On this page:
  • The story of the shoes at our wedding; also, wedding pictures
  • Back on the writing wagon
  • Quick catch-up
  • Married!
  • Systematically eliminating choices
  • ‘round the bend

The story of the shoes at our wedding; also, wedding pictures

Here are some of the wedding pictures:

Wedding pictures

People found the shoes we wore remarkable, so let me tell the story for all the people who weren’t there.

W- had formal shoes from the time we attended a wedding in the Philippines. I had cream flat shoes that went well with the dress. But J- didn’t have any formal shoes that fit. She had grown size-7 feet while we weren’t looking.

Time to shop for shoes. On a good day, it’s hard to find a simple, flat, dressy-but-not-too-formal style. In the weeks before a wedding (and as retailers replace their summer flats with fall boots), it’s even harder.

We must’ve checked five or six stores before we found a shoe that fit well, had a low heel, and would go well with a dress. The shoe was too dressy for school, though. W- said, “I’m not paying that much for shoes that she’s only going to wear for an hour.” The man I married is as frugal as I am.

We joked about the Chuck Taylors we’d seen in Aldo. It was pink plaid. W- looked at me. “What about the Chucks? She can pull off the look,” he said. “We can wear whatever we want,” I said. “We’re not optimizing just for photographs.”

J- lit up. Sold!

We headed back to Aldo’s. For fun and family solidarity, W- and I picked out our own Chuck Taylors too. I chose a gray plaid, and he chose a bright red.

J- wore her Chucks to the wedding, while W- and I brought ours in a bag. After the wedding ceremony, we changed into our Chucks and had fun.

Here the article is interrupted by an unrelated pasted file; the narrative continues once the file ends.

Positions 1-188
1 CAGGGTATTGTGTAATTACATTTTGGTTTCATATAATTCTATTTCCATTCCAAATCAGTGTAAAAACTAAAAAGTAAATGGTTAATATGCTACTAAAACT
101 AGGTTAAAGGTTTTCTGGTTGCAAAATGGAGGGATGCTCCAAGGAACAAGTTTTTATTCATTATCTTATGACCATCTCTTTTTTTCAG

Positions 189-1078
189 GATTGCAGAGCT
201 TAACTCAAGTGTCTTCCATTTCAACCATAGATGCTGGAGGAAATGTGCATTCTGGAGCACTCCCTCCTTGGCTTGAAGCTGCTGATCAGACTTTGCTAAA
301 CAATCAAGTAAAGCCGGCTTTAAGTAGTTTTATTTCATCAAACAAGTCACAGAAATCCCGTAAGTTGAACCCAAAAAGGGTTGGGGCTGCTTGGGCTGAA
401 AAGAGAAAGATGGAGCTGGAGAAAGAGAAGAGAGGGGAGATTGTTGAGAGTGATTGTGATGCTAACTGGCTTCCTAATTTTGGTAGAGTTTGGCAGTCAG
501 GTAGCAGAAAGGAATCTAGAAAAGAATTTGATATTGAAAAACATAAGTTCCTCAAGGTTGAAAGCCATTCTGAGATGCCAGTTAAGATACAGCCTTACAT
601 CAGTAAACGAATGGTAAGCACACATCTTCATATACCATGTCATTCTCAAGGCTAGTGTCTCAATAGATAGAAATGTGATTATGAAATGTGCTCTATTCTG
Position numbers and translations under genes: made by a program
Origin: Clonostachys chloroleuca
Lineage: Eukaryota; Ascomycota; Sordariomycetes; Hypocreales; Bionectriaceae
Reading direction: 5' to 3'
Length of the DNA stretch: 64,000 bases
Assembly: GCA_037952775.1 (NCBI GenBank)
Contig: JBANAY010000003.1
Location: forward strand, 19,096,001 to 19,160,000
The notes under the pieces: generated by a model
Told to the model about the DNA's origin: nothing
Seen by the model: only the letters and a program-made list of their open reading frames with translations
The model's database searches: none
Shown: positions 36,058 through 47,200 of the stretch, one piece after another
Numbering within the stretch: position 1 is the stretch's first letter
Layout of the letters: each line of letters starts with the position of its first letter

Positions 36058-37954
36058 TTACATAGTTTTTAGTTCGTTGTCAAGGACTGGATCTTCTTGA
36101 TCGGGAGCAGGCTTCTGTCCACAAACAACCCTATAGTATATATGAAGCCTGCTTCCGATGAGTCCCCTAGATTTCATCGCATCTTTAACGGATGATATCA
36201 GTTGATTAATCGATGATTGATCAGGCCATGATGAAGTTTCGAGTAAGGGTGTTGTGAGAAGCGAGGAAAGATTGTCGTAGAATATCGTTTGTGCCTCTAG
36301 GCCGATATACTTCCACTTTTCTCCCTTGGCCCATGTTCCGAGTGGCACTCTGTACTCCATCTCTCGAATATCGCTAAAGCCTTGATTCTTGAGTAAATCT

So that’s the story of the shoes. They’re about choosing everyday life over stereotypical expectations, the cultivation of in-jokes, and the serious fun of love.

Back on the writing wagon

From October 6:

It’s been a whirlwind week. My family flew into Toronto to celebrate our wedding. I’ve been jotting quick notes in my ever-growing text file, rough sketches of things I’d like to tell stories about. I just haven’t made enough time to sit quietly and turn quick thoughts into something longer. I chose sleep, which turned out to be a good decision.

I’d normally choose to do fewer things so that I could write and sleep, but my family just overflows with awesomeness and stories. I can think of this as braindump mode – cramming a year’s worth of interaction into a week.

Besides, I can review my parents’ Facebook posts for stories to tell. Yay social media!

A few quick stories:

Languages: I like how undistinguished I feel around them. For example, my sister Kathy jokes around in English, Tagalog, German, Dutch, and Afrikaans. I can’t understand everything she’s saying, but I’m glad she has fun, and it nudges me to learn Cantonese and review my Japanese. I am going to learn Cantonese because I want to be able to listen and talk to Wayne’s family, and because it’s fun to pick up a new language. I also want to learn how to write it eventually.

Halibut: My dad says he will only eat fish he can spell. My sister once tried making him halibut, but it was a no-go. But Gene Hattori deep-fried cubes of halibut (that he had caught himself in Alaska!) in a beer batter, and it was scrumptious. So my dad learned how to spell–and eat–halibut.

School: J- ended up skipping a week of school and then some. She had a bad cold and cough for the first few days, so her dad kept her home from camp. She felt a little better by Thursday, but she was learning so much from my dad and the rest of my family that W- decided it was better for her to take advantage of those learning opportunities. He also got her excused from Monday afternoon’s classes so that she could come with us to the Hattoris. After all, it’s not every day that one gets to chat with someone who has been an official photographer for the Queen. =) (… is how W- explained it to J-’s teacher, I think. Not that there was much talk of government over the excellent food the Hattoris prepared.)

Everyone: It has been so much fun having everyone over. This is the first time my entire family has visited me here in Canada. I don’t think our kitchen has ever been this busy – or smelled this good — before. Tita Gay and Kathy treated us to days of constantly eating gourmet home-cooked food, and everyone regaled us with stories.